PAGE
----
You had a good run, Ricky Lo!
Your life’s work put you in the shadow of celebrities and movie stars, trailing them, chatting with them eyeball to eyeball, trying to catch them on a slip-up, drinking and dining with them, angling to pry a secret out of them. In the end, hours after your departure, you had become as big a star as the brightest of them, for you were their idol!
Ricky was a health freak. How could a 75-year-old who didn’t look a day older than 60 (or 55) be taken from us so suddenly? Not necessarily a picky eater, he never gained a pound, careful with what he ate and how much. He walked as much and as far as he could, if he was alone and certainly when he was in the mood for soul food at Mr. Ube’s restaurant, the Mezzanine, on Ongpin street. Chinatown was the place for quick satisfying meals but also for exotica like dikkiam and hopia. What the natives knew about Chinese healers and medicines Ricky also knew.
In our younger days we would occasionally run into each other at “our” foot-massage place in Malate (not Chinatown, but the style was Beijing-ish and the owner, Mercy, gave us a discount). Ricky believed, as I did, that rubbing the legs, feet, and soles is a time-tested, ancestor-endorsed health technique. He also showed me how to slap my wrists and armpits “to drive away toxins.”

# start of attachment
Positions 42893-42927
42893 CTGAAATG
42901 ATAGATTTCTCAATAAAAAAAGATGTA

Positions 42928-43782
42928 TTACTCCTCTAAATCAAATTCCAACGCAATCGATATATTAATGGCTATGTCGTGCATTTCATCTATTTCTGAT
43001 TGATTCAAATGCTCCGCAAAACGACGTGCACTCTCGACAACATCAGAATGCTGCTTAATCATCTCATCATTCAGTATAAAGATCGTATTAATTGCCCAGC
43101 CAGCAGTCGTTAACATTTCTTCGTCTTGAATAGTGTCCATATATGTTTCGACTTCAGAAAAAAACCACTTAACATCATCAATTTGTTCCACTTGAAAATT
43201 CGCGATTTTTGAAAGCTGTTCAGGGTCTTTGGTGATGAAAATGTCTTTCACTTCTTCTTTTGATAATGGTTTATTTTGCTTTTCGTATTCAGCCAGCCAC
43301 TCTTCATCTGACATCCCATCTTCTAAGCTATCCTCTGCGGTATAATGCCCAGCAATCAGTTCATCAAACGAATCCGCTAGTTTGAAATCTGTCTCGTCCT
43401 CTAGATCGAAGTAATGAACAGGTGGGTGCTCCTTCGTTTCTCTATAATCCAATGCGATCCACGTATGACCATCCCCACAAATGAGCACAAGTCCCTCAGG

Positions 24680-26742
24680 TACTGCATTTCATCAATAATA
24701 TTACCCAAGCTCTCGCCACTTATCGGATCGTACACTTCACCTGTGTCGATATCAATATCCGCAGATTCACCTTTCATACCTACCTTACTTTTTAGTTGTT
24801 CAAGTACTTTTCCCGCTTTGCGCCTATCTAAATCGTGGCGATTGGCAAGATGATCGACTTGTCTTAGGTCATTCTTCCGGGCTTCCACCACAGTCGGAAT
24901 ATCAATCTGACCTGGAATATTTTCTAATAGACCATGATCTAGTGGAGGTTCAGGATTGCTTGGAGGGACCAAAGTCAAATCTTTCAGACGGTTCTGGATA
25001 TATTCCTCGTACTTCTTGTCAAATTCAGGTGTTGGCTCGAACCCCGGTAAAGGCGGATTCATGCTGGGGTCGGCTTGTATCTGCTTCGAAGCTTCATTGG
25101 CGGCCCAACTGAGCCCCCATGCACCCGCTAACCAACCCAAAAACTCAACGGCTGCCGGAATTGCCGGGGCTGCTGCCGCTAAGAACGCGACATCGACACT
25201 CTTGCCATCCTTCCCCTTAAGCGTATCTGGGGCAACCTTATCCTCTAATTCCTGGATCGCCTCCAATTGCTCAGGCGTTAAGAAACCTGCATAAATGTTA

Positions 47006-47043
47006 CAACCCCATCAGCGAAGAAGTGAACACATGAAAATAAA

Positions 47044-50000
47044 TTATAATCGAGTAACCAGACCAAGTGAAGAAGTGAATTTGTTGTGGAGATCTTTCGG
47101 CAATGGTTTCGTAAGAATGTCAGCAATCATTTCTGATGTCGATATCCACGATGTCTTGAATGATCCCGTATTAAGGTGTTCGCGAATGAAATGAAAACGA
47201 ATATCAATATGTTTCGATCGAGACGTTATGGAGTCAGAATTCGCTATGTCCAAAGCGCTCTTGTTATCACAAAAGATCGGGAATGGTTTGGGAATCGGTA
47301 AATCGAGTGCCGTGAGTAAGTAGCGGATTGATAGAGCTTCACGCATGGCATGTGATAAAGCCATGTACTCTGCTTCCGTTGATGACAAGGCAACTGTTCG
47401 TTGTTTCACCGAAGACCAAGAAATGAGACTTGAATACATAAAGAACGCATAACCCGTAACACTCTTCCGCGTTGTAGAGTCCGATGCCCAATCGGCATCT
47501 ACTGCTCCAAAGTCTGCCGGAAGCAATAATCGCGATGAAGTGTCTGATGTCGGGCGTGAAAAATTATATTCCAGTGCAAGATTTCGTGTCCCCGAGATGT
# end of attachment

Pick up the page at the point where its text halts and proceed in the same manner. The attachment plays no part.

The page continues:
Ronald K. Constantino, Ricky’s best buddy forever, said he is “devastated” and will miss Ricky’s company, an understatement. Danny Dolor, Ricky’s friend for 50 years and who writes his Filipiniana columns for Ricky’s page – it’s their 27th anniversary next Saturday – will remember him for “his compassion and willingness to help young dreamers, he was not a prima donna, hindi siya mayabang o pretensyoso.” (Danny, neither should we forget how high his one eyebrow could arch skyward, without need for words.) A certain Pat-P Daza, who also writes for Ricky’s page, “will miss his company at our get-togethers, and for his insider stories and scoops,” the best of which, I hasten to add, were most likely not for public consumption.
In the long run, those unwritten stories were what made him the gentleman that he was.